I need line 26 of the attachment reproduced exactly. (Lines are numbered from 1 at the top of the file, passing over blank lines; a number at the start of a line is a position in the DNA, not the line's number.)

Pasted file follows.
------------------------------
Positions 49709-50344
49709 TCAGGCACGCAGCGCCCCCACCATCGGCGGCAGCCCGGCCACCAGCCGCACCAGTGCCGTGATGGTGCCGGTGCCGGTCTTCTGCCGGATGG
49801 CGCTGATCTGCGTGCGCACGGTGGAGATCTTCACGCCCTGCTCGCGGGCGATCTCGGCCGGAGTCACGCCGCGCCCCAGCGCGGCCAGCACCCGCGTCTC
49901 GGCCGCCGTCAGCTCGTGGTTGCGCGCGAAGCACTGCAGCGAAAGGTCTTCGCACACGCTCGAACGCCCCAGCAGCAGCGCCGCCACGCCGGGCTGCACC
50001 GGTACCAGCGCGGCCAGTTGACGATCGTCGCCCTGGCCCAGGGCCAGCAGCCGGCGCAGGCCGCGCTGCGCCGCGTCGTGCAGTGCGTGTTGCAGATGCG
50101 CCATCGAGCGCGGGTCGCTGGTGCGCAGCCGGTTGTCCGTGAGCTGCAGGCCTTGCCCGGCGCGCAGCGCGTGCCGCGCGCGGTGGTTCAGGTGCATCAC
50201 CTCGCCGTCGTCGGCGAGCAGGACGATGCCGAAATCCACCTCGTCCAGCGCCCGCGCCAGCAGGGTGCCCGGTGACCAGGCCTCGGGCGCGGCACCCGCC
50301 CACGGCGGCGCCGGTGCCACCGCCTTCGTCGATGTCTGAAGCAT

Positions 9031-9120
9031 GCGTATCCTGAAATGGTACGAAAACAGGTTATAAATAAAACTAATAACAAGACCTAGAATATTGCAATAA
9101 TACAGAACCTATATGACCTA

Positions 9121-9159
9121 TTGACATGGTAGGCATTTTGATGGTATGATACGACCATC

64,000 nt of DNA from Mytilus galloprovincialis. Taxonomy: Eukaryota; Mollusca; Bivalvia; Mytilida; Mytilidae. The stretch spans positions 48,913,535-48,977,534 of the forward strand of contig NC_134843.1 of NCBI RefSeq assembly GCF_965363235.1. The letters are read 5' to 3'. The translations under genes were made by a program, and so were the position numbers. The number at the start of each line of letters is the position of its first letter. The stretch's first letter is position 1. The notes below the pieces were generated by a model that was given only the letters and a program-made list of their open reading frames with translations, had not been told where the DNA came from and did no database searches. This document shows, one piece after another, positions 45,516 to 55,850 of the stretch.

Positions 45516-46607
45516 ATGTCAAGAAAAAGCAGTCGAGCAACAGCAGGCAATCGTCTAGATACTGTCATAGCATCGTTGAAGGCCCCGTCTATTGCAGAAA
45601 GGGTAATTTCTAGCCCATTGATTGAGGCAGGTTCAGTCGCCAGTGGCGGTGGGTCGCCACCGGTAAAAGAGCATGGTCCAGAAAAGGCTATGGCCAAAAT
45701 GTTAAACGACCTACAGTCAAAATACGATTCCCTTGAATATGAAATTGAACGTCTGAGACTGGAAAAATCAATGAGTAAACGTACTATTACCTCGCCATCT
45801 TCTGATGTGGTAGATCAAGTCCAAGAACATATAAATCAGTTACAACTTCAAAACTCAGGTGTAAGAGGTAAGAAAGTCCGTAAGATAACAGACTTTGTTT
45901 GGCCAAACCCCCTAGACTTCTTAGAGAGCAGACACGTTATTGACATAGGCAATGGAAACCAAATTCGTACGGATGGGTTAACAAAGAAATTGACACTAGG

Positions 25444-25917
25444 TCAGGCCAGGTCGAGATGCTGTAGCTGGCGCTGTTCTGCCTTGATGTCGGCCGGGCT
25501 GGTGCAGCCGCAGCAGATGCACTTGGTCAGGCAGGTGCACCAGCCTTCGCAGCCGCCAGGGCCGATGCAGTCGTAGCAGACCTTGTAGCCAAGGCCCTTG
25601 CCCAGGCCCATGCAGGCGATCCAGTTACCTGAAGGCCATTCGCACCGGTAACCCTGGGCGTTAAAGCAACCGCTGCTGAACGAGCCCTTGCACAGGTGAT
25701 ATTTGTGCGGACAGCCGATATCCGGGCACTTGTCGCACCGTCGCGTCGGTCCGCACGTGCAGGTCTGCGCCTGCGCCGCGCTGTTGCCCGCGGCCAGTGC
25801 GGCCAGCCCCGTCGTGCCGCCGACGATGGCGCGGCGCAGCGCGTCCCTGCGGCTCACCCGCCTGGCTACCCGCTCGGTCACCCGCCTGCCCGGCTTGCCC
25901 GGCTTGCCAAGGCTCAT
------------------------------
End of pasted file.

25801 GGCCAGCCCCGTCGTGCCGCCGACGATGGCGCGGCGCAGCGCGTCCCTGCGGCTCACCCGCCTGGCTACCCGCTCGGTCACCCGCCTGCCCGGCTTGCCC